HP TouchSmart IQ770 PC
With an IQ of 770, this TouchSmart must be a genius, surely?
In addition, there are three rather more obscure ports. One is a mini jack for a supplied infra-red receiver, another is a mini VGA output, to which you attach a supplied VGA adaptor and the third is a USB port that is located very close to a power terminal and which takes a special cable so that you have the appropriate connections to attach a small HP inkjet printer, which you can sit on top on the IQ770 base unit behind the screen without any need to plug in another mains cable or to have a USB cable drooping down and looking unsightly.
HP TouchSmart IQ770 PC with HP inkjet printer attached on the base unit, behind the screen
The final connector on the base unit is an RF port for the integrated analogue and digital TV tuner, which works superbly well in conjunction with Windows Vista and the large screen.
It's clear that HP has worked hard to make the base unit small and compact, although it loses something of the neatness once you plug in the various adapters and cables. If you use a wireless connection to your router you can get away with just a single power cable and a TV aerial cable, which is just about as wireless as you could wish. Above the base unit is the 19in TFT touchscreen which we'll come to in a moment, and between the two is what we can only describe as a slab of grey and black plastic.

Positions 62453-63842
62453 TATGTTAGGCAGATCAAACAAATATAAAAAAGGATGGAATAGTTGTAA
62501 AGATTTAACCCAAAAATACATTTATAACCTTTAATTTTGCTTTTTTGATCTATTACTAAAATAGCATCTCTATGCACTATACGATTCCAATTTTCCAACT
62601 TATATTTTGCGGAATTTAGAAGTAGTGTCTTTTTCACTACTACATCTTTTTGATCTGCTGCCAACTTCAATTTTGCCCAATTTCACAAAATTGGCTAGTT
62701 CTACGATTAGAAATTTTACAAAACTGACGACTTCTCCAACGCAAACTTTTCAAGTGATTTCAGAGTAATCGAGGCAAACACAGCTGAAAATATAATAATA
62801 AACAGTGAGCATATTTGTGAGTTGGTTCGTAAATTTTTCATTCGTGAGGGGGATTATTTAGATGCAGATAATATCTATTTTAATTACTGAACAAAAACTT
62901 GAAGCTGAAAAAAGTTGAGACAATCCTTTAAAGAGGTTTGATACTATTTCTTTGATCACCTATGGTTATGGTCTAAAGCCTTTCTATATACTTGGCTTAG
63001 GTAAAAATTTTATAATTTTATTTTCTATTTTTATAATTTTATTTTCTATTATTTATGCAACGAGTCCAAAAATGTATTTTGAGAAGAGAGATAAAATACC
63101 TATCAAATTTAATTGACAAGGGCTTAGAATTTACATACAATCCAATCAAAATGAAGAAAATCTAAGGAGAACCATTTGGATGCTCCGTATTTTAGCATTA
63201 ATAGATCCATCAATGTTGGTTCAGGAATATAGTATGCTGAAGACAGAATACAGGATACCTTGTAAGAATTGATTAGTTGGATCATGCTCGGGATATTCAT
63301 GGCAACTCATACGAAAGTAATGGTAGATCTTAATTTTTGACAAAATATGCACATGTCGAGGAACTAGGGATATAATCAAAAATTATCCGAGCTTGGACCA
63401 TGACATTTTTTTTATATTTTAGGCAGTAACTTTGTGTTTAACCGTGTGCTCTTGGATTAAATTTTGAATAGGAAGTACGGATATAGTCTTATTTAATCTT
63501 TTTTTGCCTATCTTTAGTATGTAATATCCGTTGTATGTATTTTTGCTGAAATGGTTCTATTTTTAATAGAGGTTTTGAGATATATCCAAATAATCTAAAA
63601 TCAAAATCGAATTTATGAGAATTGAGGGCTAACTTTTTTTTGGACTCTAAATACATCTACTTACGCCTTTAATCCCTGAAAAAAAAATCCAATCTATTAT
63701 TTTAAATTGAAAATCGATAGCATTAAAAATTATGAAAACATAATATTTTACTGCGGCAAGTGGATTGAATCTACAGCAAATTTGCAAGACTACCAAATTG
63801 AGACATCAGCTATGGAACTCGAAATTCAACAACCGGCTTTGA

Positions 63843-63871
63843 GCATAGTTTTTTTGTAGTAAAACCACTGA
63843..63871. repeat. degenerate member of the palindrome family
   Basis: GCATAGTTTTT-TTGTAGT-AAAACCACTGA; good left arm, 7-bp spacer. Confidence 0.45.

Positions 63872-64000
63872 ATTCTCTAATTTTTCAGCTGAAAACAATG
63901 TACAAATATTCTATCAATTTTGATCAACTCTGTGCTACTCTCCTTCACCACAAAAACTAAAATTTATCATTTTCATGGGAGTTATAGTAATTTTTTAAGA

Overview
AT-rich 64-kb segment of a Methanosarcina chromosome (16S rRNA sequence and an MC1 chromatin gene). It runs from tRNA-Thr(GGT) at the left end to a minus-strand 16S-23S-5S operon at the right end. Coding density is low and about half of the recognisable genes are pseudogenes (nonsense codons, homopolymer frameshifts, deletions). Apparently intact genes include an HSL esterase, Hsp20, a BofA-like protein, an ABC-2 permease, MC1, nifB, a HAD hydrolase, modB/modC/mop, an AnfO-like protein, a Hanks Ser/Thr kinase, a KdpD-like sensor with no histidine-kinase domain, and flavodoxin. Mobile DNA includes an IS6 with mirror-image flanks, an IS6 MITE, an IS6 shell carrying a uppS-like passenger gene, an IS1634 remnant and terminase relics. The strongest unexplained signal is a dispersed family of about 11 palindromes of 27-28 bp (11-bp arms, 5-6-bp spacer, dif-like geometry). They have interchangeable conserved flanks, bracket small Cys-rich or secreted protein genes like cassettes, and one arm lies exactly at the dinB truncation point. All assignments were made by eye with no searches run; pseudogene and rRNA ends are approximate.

It's a huge unsightly thing that acts as a mount for the moving arm that supports the screen and which also acts as a drive bay for an HP Pocket Media Drive. An 80GB removable drive costs £65 and while there's no harm in adding a drive, we can't help but think that the design could have been done more elegantly. The Apple iMac anglepoise design is a case in point.
HP has instead gone for battleship engineering, and we were shocked to find that the IQ770 weighs a whopping 17.3kg. This means that you'll be plonking down it in your kitchen, living room, study or wherever and never moving it again. It's far from portable, which is a crying shame as a combined PC, TV and media centre that uses a minimum of cabling is the sort of device that could reasonably have more than one home.
Sponsored: Transform Your IT Infrastructure